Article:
Welcome to the 411, my column answering all your questions about cell phones and cell phone accessories. I receive plenty of questions about these subjects via e-mail, so I figured many of you might have similar queries, too. At times, I might solicit answers from readers if I'm stumped. Send your questions and comments to me at email@example.com. If you prefer to remain anonymous, let me know in the e-mail.
Germany will soon be able to say hello to the Samsung Wave 723, the newest model of the smartphone built on Samsung's open Bada platform. Samsung will release the Wave 723, also known as GT-S7230E, in Germany in September, and then it will gradually release it to other countries in Europe, Southeast Asia, the Middle East, and Africa.
The Wave 723's specs include a 3.2-inch WQVGA TFT-LCD screen, a 5.0 megapixel camera, 3G and 802.11 Wi-Fi support, and QVGA video recording and playback that includes support for H.264 HD video.
Of course, the phone … Read more
AT&T isn't shy when it comes to padding its lineup of quick messaging phones. These are typically cell phones in the middle of the feature range, with a healthy quantity of social media apps on board in addition to optional AT&T services like the AT&T Navigator and a music store.
We've rounded up five top picks of AT&T messaging phones, some of which include a touch screen in addition to QWERTY keyboards, and all of which are 3G-capable. All cost $150 or under, so there's something for every budget.… Read more
Microsoft's Bing for Android may not technically be the first Microsoft-made app for Android phones (that honor belongs to the rather obscure Microsoft Tag Reader,) but the Bing is its highest-profile app.
Released on Monday, Bing for Android closely resembles Bing for iPhone, with an image of the day marking the backdrop, and a pop-up menu to search by images, movies, maps, news, or what's nearby. There's also an option for directions. A search field sits at the top, next to a voice search button. Bing for Android hides your history, settings, and favorites in the phone'… Read more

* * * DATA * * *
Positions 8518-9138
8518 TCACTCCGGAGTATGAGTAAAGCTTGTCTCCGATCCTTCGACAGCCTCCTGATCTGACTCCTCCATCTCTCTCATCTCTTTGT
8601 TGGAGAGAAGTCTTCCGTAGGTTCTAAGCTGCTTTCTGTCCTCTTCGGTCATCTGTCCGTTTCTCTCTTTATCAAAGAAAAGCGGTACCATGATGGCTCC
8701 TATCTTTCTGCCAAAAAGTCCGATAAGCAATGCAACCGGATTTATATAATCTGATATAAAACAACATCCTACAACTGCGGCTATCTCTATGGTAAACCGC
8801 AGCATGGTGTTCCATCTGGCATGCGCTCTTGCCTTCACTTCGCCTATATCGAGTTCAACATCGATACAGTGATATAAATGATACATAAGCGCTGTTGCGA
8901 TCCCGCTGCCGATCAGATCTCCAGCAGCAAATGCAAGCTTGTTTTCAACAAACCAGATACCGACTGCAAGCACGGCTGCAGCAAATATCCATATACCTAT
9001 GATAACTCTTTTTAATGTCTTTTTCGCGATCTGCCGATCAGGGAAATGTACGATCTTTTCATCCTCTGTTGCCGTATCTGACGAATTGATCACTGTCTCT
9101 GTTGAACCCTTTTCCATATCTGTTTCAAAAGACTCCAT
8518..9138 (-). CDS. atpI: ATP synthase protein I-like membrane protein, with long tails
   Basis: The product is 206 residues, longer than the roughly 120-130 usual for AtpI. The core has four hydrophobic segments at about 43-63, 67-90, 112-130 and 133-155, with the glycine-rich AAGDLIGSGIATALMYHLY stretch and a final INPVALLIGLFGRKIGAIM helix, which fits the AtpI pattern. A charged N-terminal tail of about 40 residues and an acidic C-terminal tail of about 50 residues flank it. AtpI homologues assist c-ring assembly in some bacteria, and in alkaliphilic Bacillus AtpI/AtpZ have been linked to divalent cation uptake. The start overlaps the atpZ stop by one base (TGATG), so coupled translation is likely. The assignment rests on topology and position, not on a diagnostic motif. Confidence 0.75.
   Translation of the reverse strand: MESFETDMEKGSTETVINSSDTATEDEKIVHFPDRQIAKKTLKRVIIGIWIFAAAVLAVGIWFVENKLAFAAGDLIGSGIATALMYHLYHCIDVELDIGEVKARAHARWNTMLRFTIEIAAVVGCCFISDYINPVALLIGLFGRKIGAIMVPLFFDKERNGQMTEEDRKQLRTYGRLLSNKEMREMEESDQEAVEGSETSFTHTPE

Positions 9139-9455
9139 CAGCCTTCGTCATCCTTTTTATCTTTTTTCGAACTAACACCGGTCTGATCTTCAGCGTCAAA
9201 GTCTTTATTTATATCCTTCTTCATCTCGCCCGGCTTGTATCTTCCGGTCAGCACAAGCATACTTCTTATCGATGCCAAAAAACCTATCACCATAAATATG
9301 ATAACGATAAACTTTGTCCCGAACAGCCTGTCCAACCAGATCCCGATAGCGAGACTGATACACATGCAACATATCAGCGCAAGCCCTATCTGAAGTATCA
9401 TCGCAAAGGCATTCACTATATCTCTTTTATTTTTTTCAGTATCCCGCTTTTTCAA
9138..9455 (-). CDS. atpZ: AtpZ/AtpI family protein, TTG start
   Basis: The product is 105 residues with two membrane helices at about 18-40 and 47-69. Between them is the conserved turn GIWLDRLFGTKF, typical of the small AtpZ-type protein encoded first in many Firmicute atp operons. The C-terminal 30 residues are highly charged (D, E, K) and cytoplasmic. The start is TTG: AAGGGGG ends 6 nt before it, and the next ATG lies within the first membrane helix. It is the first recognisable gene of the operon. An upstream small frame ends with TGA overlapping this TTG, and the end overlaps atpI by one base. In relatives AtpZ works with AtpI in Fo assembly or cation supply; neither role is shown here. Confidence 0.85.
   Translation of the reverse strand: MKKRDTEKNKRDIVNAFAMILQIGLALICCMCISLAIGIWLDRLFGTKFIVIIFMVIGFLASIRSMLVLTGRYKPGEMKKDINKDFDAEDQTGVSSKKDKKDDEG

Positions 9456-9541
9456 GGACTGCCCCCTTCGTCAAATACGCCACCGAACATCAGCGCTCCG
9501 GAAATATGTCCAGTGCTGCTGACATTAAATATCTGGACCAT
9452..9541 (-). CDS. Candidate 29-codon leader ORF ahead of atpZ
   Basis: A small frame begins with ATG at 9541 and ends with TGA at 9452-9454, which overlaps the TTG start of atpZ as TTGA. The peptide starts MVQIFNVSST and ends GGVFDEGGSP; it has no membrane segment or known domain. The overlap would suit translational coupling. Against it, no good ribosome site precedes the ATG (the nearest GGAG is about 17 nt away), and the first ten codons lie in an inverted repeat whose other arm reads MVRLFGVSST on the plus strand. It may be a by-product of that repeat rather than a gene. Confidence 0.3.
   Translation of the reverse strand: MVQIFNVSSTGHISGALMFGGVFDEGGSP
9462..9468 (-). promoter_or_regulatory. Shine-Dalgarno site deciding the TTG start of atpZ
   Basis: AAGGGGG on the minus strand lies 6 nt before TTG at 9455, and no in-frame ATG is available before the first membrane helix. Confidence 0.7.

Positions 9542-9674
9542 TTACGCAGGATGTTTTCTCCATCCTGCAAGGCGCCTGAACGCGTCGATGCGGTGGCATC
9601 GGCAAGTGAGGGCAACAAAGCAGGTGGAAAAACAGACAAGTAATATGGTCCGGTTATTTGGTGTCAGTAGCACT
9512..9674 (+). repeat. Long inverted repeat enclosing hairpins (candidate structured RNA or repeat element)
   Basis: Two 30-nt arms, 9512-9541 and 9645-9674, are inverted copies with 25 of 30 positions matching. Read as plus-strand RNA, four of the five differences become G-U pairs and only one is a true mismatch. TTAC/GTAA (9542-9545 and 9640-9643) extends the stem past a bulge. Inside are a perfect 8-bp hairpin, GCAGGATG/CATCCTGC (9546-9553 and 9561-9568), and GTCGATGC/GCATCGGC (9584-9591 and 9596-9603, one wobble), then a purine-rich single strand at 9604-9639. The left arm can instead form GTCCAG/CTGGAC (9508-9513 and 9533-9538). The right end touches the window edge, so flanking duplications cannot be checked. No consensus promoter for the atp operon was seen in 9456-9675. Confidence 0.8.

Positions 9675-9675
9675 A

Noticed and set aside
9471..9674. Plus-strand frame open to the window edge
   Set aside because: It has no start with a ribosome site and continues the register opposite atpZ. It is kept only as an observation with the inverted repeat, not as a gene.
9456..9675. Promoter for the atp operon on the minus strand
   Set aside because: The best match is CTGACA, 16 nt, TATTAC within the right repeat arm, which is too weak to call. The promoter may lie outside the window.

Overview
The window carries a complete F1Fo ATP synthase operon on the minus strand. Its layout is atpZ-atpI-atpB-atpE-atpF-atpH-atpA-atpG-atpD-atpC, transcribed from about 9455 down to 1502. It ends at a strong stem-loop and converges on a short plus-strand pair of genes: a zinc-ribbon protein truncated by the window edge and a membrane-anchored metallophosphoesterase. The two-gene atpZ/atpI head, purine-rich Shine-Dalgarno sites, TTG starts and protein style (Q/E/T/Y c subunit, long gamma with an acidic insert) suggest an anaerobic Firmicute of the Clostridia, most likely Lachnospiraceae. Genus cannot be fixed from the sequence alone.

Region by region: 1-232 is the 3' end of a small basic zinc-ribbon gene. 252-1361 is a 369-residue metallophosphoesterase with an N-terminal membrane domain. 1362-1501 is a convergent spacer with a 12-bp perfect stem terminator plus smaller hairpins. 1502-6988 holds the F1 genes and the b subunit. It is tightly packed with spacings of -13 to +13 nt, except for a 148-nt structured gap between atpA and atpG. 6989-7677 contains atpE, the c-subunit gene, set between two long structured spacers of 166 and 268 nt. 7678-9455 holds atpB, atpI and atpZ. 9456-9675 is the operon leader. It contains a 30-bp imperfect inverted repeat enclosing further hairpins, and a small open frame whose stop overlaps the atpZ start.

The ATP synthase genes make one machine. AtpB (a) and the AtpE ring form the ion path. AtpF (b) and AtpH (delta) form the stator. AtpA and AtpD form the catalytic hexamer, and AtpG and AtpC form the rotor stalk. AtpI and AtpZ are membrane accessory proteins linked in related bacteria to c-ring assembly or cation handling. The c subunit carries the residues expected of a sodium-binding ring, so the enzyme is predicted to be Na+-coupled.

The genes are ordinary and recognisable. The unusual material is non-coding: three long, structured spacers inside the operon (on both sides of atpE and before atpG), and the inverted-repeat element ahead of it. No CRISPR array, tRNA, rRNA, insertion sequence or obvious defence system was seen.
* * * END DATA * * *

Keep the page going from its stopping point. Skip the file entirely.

We apologize for not posting FCC filing on this blog for the last few weeks, but the end of August was a good time to come back. Last week, a lot of cell phones passed through the Federal Communications Commission's certification process including two Windows Phone 7 devices from LG. Phonescoop sighted the LG GW910 on August 23, and CNET's Ina Fried weighed in with her analysis later that day. The GW910 should have a keyboard while the LG C900 will have just a touch screen. Also in smartphones, the FCC saw an HTC handset equipped for T-Mobile'… Read more
We knew the BlackBerry Curve 3G would be available from T-Mobile, but we didn't know when. T-Mobile has announced via its Facebook page that it will begin offering the BlackBerry Curve 3G--also known as the Curve 9300--on September 8 for a very affordable $80 with a new two-year contract. The Curve 3G is an entry-level smartphone, but it does have 3G support. It's similar to the other Curve 8500 handsets as it has a 2-megapixel camera, 624MHz processor, 256MB internal memory, Wi-Fi, Bluetooth, and GPS.
Though it ships with BlackBerry OS 5, you will be able to … Read more
The HTC Desire finally makes its long-awaited American debut today through U.S. Cellular. The carrier has been promising to bring the smartphone to its network for a few months as it plans to bolster its Android offerings. The Desire runs Android 2.1 and has a 3.7-inch Super LCD, a 5-megapixel camera, and the ever-popular 1GHz Snapdragon processor. The phone costs $199.95 with a two-year service agreement and a $70 mail-in-rebate.